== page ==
JA: Yes. I always remember the first performance we had at Pima Community College a few years ago, we got to perform in a really amazing space on a stage in a really beautiful theatre. I think this was one of the first times we performed for a more mature audience. Because typically we are performing for high school aged students. So we put on our show and at the end of the performance we had so many adults speak out and say that they were survivors. It was amazing. It was women, men, and there was this man, I think in a wheel chair, who was blind, and he said “I can’t see you guys, but I can feel you guys.” And something about how powerful that was. I remember feeling like wow, we are really impacting people. This man can’t even see, and he can feel what we are doing. The man that spoke out was in his 60’s I would guess, he spoke out (about his sexual violence experience), and said he had never talked about it. And what it takes for a man at 60 years old to speak out for the first time, is amazing. We facilitated the environment for him to feel like he could finally say something. And that was the time I was really seeing the impact that EDP has on people. We really can make a huge impact.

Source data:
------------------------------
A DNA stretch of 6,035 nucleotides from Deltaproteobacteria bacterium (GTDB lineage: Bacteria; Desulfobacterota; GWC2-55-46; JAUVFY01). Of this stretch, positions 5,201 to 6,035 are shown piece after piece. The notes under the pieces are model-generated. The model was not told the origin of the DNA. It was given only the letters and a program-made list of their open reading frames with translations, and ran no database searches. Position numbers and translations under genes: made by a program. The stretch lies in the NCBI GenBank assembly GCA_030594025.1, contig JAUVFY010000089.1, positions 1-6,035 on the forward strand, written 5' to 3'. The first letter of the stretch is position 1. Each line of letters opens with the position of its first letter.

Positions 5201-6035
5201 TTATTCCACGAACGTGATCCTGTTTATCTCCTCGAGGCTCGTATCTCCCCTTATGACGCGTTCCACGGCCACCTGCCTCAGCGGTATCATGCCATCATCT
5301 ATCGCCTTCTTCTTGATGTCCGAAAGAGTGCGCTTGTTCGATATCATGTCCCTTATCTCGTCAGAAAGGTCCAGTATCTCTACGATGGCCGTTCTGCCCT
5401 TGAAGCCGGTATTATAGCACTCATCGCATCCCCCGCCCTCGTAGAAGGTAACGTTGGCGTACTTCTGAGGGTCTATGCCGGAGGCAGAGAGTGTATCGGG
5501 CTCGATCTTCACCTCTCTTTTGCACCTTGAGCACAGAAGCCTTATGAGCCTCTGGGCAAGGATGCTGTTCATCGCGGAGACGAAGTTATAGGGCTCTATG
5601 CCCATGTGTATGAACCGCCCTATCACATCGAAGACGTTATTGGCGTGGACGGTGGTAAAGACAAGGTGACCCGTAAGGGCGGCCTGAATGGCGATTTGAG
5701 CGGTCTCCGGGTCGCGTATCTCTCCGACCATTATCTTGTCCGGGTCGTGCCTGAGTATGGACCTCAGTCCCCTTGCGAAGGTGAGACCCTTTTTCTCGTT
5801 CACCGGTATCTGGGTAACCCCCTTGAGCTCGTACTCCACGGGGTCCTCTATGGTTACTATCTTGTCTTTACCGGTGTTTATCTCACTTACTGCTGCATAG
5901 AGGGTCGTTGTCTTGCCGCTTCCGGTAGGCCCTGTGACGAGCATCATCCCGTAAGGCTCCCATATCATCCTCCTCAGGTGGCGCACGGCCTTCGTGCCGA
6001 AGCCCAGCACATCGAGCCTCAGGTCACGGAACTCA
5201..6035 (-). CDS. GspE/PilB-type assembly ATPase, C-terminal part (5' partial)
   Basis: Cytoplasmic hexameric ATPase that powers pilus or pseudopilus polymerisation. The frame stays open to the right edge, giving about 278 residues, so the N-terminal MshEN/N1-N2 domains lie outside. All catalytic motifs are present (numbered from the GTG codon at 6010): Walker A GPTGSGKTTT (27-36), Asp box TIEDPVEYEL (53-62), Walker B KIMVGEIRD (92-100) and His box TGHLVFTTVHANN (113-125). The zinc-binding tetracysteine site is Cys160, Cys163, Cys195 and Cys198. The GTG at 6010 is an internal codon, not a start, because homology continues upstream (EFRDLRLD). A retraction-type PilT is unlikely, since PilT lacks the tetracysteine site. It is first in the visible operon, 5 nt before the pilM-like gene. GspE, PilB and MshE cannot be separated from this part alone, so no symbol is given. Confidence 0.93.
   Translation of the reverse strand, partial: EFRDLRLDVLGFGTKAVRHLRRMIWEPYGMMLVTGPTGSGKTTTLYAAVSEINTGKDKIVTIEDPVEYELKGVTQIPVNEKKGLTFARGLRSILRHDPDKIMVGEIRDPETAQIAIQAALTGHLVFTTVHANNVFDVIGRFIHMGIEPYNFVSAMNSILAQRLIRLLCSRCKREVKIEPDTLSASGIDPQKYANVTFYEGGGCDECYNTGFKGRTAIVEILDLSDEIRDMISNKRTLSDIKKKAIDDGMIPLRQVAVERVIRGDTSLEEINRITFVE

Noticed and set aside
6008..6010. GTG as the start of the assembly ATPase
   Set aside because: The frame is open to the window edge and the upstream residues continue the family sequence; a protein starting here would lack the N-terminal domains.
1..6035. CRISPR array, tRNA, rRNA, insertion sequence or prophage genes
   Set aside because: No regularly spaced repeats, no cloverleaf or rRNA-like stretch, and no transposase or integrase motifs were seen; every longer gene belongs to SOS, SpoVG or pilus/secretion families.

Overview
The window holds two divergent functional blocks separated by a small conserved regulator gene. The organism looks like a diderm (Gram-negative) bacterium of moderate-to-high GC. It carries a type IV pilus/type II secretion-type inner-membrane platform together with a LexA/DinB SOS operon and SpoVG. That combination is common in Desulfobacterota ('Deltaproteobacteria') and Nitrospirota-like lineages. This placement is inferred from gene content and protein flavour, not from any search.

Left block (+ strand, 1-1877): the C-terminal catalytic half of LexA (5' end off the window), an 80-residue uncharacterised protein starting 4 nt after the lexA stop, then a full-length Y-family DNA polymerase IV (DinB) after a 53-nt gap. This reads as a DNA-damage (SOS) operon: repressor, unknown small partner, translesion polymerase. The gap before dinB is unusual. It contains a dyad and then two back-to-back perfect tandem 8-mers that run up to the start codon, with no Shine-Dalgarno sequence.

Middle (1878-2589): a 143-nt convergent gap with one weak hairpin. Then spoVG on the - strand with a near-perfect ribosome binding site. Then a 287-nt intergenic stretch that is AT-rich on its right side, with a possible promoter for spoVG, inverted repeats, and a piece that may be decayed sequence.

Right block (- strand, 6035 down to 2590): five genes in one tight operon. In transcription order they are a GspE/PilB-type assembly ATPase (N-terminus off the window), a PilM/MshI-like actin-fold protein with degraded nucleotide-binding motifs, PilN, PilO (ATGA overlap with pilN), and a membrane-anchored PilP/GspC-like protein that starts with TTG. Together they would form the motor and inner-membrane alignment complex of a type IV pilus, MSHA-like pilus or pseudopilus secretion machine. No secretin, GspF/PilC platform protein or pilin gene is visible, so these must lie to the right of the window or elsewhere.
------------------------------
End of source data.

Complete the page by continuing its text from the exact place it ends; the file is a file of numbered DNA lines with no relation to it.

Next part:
You were there right, Grace?


GR: Yeah I was, and it threw me for a loop because it was nothing like any of the other performances that we had ever done, because it was a different audience, like you mentioned. It seemed kind of a random group people who came to that show, rather then direct family members or friends of the company coming out to support.